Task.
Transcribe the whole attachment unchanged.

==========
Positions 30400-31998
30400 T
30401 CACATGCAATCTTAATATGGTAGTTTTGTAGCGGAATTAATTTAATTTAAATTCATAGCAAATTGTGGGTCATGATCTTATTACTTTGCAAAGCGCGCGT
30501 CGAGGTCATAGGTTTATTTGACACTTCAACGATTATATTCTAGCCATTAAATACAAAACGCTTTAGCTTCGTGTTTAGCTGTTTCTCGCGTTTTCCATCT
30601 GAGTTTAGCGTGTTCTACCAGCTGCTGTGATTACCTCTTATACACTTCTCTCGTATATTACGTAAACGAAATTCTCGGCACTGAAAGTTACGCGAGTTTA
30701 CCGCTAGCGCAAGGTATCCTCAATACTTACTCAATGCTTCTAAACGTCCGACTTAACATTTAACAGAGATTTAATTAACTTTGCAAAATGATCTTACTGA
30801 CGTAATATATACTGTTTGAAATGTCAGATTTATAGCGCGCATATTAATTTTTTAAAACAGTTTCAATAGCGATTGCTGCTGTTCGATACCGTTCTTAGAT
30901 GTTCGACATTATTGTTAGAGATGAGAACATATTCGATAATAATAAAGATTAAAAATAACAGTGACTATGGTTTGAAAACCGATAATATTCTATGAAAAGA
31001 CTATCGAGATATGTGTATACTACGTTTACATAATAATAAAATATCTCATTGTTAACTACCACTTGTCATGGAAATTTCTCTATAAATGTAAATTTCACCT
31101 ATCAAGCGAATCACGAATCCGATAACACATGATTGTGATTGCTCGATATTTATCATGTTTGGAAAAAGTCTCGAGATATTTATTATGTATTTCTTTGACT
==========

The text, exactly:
Positions 30400-31998
30400 T
30401 CACATGCAATCTTAATATGGTAGTTTTGTAGCGGAATTAATTTAATTTAAATTCATAGCAAATTGTGGGTCATGATCTTATTACTTTGCAAAGCGCGCGT
30501 CGAGGTCATAGGTTTATTTGACACTTCAACGATTATATTCTAGCCATTAAATACAAAACGCTTTAGCTTCGTGTTTAGCTGTTTCTCGCGTTTTCCATCT
30601 GAGTTTAGCGTGTTCTACCAGCTGCTGTGATTACCTCTTATACACTTCTCTCGTATATTACGTAAACGAAATTCTCGGCACTGAAAGTTACGCGAGTTTA
30701 CCGCTAGCGCAAGGTATCCTCAATACTTACTCAATGCTTCTAAACGTCCGACTTAACATTTAACAGAGATTTAATTAACTTTGCAAAATGATCTTACTGA
30801 CGTAATATATACTGTTTGAAATGTCAGATTTATAGCGCGCATATTAATTTTTTAAAACAGTTTCAATAGCGATTGCTGCTGTTCGATACCGTTCTTAGAT
30901 GTTCGACATTATTGTTAGAGATGAGAACATATTCGATAATAATAAAGATTAAAAATAACAGTGACTATGGTTTGAAAACCGATAATATTCTATGAAAAGA
31001 CTATCGAGATATGTGTATACTACGTTTACATAATAATAAAATATCTCATTGTTAACTACCACTTGTCATGGAAATTTCTCTATAAATGTAAATTTCACCT
31101 ATCAAGCGAATCACGAATCCGATAACACATGATTGTGATTGCTCGATATTTATCATGTTTGGAAAAAGTCTCGAGATATTTATTATGTATTTCTTTGACT